The many holidays of December


Alyssa Bruner, staff writer

   The wheel of the year is full of festive occasions, and the month of December is no exception. Holidays from a multitude of cultures, religions, and regions are abundant this month, and it’s always a good time to learn about the world around us. Besides, who doesn’t want an excuse to be jolly and celebrate? 


   The December holiday that Americans are most fond of is, of course, Christmas. Christmas differs between Christian sects, as the Protestant and Catholic churches celebrate Christmas on December 25, but others such as the Orthodox church celebrate it on January 7 because of differing church calendars. Even if they disagree on dates, the churches are all Christian in denomination and celebrate Christmas for one reason: to celebrate the birth of Jesus Christ. However, Christmas has lost much of its religious importance to many people, and is now the time of year to give gifts, drink hot chocolate, and watch cringy Hallmark movies. In modern times, we now have Santa Claus, who is based on St. Nicholas (who was revered for his gift-giving habit). 


   Hanukkah is a minor Jewish holiday celebrated in December, but it’s not merely “Jewish Christmas” as many believe. This holiday celebrates the rededication of the Second Temple of Jerusalem after the Maccabean revolt, which was a Jewish rebellion after their Greek rulers banned them from practicing Judaism. During the rededication of the Temple, there was only enough oil to burn for one day, but the oil burned for eight nights and was hailed a miracle. Each night of Hanukkah, a candle on the menorah is lit with the shamash (“the helper”), which is the ninth candle of the menorah. Traditional Jewish blessings are recited as candles are lit, and Hanukkah is further celebrated by playing with dreidels, and eating traditional foods such as latkes (potato cakes) or sufganiyot (jam-filled donuts). Gift giving is also a large part of Hanukkah.


   Kwanzaa is a relatively new holiday, created by Dr. Maulana Karenga in 1966 after the Los Angeles Watts riots, which was a period of racial civil unrest. This holiday was fashioned after multiple different African “first fruit” (aka harvest) festivals, and from there Dr. Karenga mixed these elements together and created the basis of Kwanzaa. It’s name comes from the Swahili phrase “matunda ya kwanza”, which means “first fruits.” Although families and communities have different ways of celebrating, Kwanzaa is usually accompanied by singing, dancing, traditional African music with drums, storytelling, and large meals. Kwanzaa lasts for seven nights, and each night a candle is lit on the Kinara (the candle holder) and values of African culture are discussed. This holiday is one meant to be a unifier across the African-American community, as the colored candles in the Kinara represent a value: red for struggle, green for hope for the future, and black for the African people.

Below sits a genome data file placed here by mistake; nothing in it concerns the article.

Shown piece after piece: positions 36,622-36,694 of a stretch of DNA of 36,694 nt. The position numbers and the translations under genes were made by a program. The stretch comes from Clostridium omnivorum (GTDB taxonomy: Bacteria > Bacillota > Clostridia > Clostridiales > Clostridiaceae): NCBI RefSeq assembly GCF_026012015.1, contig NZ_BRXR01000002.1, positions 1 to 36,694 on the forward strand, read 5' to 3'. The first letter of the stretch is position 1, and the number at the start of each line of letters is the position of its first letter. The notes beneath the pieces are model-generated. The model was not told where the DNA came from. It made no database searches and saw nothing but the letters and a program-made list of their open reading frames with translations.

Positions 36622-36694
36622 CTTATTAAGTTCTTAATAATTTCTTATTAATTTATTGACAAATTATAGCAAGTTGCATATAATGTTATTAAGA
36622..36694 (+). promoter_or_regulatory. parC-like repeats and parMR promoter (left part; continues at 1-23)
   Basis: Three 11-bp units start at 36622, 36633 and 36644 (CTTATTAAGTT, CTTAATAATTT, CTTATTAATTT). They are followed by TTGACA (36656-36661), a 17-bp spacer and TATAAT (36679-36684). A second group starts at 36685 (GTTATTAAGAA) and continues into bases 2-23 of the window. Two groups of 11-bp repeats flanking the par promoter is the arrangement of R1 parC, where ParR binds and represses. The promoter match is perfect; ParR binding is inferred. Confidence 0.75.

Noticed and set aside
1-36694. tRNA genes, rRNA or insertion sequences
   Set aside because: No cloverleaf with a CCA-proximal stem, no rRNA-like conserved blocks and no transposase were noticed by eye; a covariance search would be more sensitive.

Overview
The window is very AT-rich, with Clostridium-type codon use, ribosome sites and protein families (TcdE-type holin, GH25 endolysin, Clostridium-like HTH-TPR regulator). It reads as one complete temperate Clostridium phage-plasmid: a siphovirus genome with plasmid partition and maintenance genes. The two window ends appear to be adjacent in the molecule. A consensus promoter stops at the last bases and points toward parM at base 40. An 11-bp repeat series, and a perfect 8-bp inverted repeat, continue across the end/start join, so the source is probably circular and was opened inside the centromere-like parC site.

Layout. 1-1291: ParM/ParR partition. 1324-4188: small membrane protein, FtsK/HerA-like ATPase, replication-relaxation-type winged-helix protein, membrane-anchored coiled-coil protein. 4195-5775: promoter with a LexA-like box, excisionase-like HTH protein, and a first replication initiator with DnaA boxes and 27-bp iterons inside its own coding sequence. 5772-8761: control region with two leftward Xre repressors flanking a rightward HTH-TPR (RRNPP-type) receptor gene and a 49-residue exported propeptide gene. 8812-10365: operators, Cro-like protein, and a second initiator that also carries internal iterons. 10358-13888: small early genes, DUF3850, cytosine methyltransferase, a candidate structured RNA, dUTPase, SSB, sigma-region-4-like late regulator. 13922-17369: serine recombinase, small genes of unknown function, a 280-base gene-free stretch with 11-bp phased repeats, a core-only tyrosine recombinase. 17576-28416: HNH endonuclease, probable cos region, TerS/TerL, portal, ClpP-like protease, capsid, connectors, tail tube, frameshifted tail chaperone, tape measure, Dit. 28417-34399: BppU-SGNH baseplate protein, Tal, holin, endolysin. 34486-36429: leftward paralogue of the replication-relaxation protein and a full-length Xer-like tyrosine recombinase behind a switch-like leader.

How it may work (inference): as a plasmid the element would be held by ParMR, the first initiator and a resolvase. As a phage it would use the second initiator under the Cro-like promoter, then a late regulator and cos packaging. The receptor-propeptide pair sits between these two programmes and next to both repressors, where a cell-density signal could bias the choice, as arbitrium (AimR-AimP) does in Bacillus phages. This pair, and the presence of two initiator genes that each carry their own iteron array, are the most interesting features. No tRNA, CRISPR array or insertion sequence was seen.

Boxing Day

   Boxing Day takes place on December 26, and originated in the United Kingdom, but it’s now celebrated in countries such as Canada, Australia, New Zealand, Ireland, and a few other countries. This day originates from the Middle Ages, where the purpose was to distribute the contents of alms boxes, which were collection boxes for the poor that were often kept by local churches. It was also the day that servants were traditionally given off to celebrate Christmas with their families. Holiday traditions include soccer matches and horse racing in the United Kingdom, and in Ireland (where it’s called St. Stephen’s Day), they “hunt the wren” and tie a fake wren (a type of bird) to a pole and parade it throughout the town square. In the Bahamas, Boxing Day is celebrated by holding a parade called Junkanoo. 


   In Japan, Ōmisoka is the New Year’s Eve, and is considered the second-most important day of the traditional Japanese year, as it says goodbye to the old year and ushers in a new one. On this day, families gather for one last time in the old year and celebrate by eating toshikoshi-soba or toshikoshi-udon (both of which are nicely made noodle soups native to Japan), as these foods have long noodles that you can eat from the old year to the new. As midnight approaches, families also travel to either Shinto shrines (the native religion of Japan) or Buddhist temples instead, as they make Hatsumōde, which is the first visit made to a Shinto shrine on the Japanese New Year. The Shinto shrines prepare amazake (sweet, low-alcohol drinks made from fermented rice) to pass out to the crowds, and Buddhist temples strike cast bells, which are struck 108 times for the 108 earthly desires that are said to be the cause of human suffering.